So, let’s dive back into the supply chain crisis. It shows itself in many places and it will spread even more in the foreseeable future. But could the crisis actually benefit us?

“The changes that come with the Global Supply Chain Crisis, might benefit the sustainability of our planet, as it forces companies to think about how they utilize all of the raw materials. We are consuming way more than the planet can handle. In just 6 months the world uses all the resources that the planet can regenerate in a year. To continue our lifestyle, it would require 2 planets. Looking at consumption in Denmark, it would require 4 planets.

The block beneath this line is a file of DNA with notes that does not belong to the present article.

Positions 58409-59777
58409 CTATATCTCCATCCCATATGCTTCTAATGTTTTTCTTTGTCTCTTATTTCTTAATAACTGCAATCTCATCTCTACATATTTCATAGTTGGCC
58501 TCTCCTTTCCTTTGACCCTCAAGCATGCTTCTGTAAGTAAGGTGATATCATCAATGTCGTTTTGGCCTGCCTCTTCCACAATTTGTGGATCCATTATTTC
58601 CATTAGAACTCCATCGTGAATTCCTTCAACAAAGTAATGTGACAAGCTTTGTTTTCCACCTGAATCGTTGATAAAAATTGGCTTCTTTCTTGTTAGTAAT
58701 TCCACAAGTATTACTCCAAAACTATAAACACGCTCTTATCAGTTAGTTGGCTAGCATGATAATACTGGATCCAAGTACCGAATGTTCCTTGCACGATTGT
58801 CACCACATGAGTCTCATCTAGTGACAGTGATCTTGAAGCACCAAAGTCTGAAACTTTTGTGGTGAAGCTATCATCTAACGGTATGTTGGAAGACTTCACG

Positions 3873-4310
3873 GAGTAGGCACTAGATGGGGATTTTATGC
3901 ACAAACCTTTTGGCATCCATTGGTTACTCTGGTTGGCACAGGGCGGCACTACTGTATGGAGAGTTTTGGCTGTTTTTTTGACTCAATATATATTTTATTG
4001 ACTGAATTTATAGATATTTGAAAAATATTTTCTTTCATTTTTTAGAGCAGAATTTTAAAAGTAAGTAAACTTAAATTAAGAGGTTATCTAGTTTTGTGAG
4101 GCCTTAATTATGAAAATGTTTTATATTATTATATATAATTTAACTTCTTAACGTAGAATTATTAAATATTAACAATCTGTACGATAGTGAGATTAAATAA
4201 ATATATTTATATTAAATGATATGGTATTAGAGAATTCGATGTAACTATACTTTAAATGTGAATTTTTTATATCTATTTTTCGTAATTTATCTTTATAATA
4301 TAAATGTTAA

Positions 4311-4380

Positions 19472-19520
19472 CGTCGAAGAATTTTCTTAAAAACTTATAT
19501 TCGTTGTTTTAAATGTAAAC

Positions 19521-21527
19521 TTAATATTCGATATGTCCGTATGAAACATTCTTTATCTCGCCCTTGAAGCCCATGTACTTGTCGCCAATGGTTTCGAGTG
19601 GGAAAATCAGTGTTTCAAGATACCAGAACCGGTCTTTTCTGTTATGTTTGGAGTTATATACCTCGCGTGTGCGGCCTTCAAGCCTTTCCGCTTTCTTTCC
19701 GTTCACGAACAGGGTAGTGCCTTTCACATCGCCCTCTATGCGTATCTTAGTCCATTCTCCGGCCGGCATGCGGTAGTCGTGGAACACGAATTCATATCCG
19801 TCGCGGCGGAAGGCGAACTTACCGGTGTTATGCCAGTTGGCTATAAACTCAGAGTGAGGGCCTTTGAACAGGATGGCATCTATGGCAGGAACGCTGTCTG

The awareness of the problems has been rising a lot, which is a positive outcome from the situation that we are in. That also goes for the raising prices on freight, which might affect global production positively by decreasing the negative impact on environmental factors. It may initiate more local production, more sustainable freight (rail), and more circularity in the businesses. Of course, in the short run, it will cause price increases for goods. In our part of the world that will not be a real problem – we can afford it. Here it might mean taking two trips a year instead of three or having one car instead of two. As for the underdeveloped countries, it may mean putting them into even deeper poverty, which is obviously a very negative effect that must be handled accordingly.